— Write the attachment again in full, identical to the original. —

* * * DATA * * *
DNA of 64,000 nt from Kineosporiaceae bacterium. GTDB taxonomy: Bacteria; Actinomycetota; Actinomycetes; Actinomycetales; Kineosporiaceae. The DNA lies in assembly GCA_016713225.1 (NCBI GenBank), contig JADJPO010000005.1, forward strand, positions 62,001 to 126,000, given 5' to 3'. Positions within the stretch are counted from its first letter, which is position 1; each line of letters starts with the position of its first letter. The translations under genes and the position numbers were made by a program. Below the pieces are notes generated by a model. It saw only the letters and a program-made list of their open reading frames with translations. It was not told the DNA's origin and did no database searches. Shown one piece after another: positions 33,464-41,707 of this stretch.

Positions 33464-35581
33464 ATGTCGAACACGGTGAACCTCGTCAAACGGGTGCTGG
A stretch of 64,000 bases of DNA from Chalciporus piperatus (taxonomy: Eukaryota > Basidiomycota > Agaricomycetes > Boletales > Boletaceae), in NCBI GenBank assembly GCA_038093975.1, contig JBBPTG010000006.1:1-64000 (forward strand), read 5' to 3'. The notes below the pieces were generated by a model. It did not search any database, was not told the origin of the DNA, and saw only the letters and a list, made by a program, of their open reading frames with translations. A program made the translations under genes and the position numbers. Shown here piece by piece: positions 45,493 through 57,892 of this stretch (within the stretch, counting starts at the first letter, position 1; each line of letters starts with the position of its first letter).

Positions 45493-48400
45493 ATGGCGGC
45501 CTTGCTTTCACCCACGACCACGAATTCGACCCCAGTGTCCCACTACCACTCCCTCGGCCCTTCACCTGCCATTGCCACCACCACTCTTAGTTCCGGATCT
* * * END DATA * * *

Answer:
DNA of 64,000 nt from Kineosporiaceae bacterium. GTDB taxonomy: Bacteria; Actinomycetota; Actinomycetes; Actinomycetales; Kineosporiaceae. The DNA lies in assembly GCA_016713225.1 (NCBI GenBank), contig JADJPO010000005.1, forward strand, positions 62,001 to 126,000, given 5' to 3'. Positions within the stretch are counted from its first letter, which is position 1; each line of letters starts with the position of its first letter. The translations under genes and the position numbers were made by a program. Below the pieces are notes generated by a model. It saw only the letters and a program-made list of their open reading frames with translations. It was not told the DNA's origin and did no database searches. Shown one piece after another: positions 33,464-41,707 of this stretch.

Positions 33464-35581
33464 ATGTCGAACACGGTGAACCTCGTCAAACGGGTGCTGG
A stretch of 64,000 bases of DNA from Chalciporus piperatus (taxonomy: Eukaryota > Basidiomycota > Agaricomycetes > Boletales > Boletaceae), in NCBI GenBank assembly GCA_038093975.1, contig JBBPTG010000006.1:1-64000 (forward strand), read 5' to 3'. The notes below the pieces were generated by a model. It did not search any database, was not told the origin of the DNA, and saw only the letters and a list, made by a program, of their open reading frames with translations. A program made the translations under genes and the position numbers. Shown here piece by piece: positions 45,493 through 57,892 of this stretch (within the stretch, counting starts at the first letter, position 1; each line of letters starts with the position of its first letter).

Positions 45493-48400
45493 ATGGCGGC
45501 CTTGCTTTCACCCACGACCACGAATTCGACCCCAGTGTCCCACTACCACTCCCTCGGCCCTTCACCTGCCATTGCCACCACCACTCTTAGTTCCGGATCT